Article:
Naan: Indian Oven-Baked Flat Bread
If there's anything that will make you fall in love with Indian food, it's naan. This flatbread from the North of India is juxtaposition at its most beautiful: pillowy and elastic, with dark charred bubbles and a crispy bottom. It's usually made in a tandoor oven, a clay oven that can reach up to 900 degrees F! That's hard to replicate at home, but this stovetop version comes pretty darned close.
|1 teaspoon||active dry yeast|
|2 cups||all-purpose flour , plus more for rolling, see cook's note*|
|1 teaspoon||fine sea salt|
|1/8 teaspoon||baking powder|
|3 tablespoons||plain yogurt|
|2 tablespoons||extra-virgin olive oil|
|1 teaspoon||kalonji (nigella seeds), optional, see cook's note**|
|1 teaspoon||fennel seeds, optional, see cook's note**|
|melted butter for slathering on the finished naans|
|coarse sea salt for sprinkling|
In a large glass, dissolve the dry yeast and 1 teaspoon sugar with 3/4 cup warm water (about 100 degrees F). Let it sit on your counter until it's frothy, about 10 minutes.
Meanwhile, sift the flour, salt, remaining 1 teaspoon of sugar and baking powder into a large, deep bowl.
Once the yeast is frothy, add the yogurt and the olive oil into the glass, and stir to combine. Pour the yogurt mixture into the dry ingredients and add the kalonji and fennel seeds, if using, and gently mix the ingredients together with a fork. When the dough is about to come together, use your hands to mix. It will feel like there isn't enough flour at first, but keep going until it transforms into a soft, slightly sticky and pliable dough. As soon as it comes together, stop kneading. Cover the dough with plastic wrap or a damp tea towel and let it sit in a warm, draft-free place for 2 to 4 hours.
When you're ready to roll, make sure you have two bowls on your counter: one with extra flour in it, and one with water. The dough will be extremely soft and sticky-this is good! Separate the dough into 6 equal portions and lightly roll each one in the bowl of extra flour to keep them from sticking to each other.
Shape the naan. Using a rolling pin, roll each piece of dough into a teardrop shape, narrower at the top than at the bottom. It should be 8 to 9-inches long, 4-inches wide at its widest point and about 1/4-inch thick. Once you've formed the general shape, you can also pick it up by one end and wiggle it; the dough's own weight will stretch it out a little. Repeat this method with the rest of the dough. (If you're making the gluten-free version, you'll have better luck pressing the dough out with your fingertips, than rolling.)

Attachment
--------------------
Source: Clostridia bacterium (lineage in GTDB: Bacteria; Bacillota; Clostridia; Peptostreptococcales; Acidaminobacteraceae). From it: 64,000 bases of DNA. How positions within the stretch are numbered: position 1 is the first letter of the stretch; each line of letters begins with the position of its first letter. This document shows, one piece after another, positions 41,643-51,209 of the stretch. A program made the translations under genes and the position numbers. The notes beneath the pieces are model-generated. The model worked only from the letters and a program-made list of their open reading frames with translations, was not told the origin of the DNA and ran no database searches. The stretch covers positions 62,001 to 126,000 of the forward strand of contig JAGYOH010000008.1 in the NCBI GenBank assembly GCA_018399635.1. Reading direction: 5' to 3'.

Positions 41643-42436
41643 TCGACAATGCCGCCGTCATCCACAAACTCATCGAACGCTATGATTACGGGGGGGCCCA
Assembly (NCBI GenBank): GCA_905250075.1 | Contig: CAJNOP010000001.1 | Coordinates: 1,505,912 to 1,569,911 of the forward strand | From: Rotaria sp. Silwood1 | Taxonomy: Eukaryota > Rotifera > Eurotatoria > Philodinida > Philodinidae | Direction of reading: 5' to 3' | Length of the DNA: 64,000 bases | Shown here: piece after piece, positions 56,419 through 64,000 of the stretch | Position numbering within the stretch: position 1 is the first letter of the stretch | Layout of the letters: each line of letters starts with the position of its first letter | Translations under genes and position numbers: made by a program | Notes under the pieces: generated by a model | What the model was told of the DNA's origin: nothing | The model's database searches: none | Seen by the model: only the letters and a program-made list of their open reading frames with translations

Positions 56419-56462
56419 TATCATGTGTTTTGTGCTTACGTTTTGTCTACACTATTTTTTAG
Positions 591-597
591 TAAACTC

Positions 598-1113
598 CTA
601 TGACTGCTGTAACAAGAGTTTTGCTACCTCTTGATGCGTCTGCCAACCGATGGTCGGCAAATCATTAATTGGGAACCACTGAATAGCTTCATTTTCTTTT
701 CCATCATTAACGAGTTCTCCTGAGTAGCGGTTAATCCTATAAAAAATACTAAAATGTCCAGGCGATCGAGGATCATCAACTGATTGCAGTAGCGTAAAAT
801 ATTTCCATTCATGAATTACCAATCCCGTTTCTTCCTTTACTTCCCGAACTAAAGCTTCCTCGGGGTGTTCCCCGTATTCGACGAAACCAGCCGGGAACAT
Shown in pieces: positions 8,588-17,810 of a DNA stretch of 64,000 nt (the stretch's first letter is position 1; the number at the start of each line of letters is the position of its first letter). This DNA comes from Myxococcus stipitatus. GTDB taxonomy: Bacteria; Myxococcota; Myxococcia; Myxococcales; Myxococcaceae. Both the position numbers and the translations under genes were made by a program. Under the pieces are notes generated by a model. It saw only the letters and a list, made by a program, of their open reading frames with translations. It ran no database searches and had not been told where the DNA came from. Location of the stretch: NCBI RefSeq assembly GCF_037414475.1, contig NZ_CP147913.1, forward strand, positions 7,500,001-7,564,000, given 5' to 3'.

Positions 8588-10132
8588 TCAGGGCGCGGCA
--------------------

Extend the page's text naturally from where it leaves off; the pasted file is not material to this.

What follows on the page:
Warm a large cast-iron skillet over high heat until it's nearly smoking. Make sure you have a lid large enough to fit the skillet and have a bowl of melted butter at the ready.
Dampen your hands in the bowl of water and pick up one of your naans, flip-flopping it from one hand to the other to lightly dampen it. Gently lay it in the skillet and set your timer for 1 minute. The dough should start to bubble.
After about 1 minute, flip the naan. It should be blistered and somewhat blackened, don't worry - that's typical of traditional naan! Cover the skillet with the lid and cook 30 seconds to 1 minute more.
Remove the naan from the skillet, brush with a bit of butter and sprinkle with a little coarse sea salt. Place the naan in a tea towel-lined dish. Repeat with the rest of the naans and serve.
* If you would like to make this gluten-free, you can substitute in 2 1/4 cups of a gluten-free all-purpose flour mix for the regular flour, plus 1 1/4 teaspoons of xanthum gum. **The kalonji and fennel seeds are not traditional, but I love the burst of onion and mild licorice flavor they add. You can find them pretty cheaply at your local Indian market.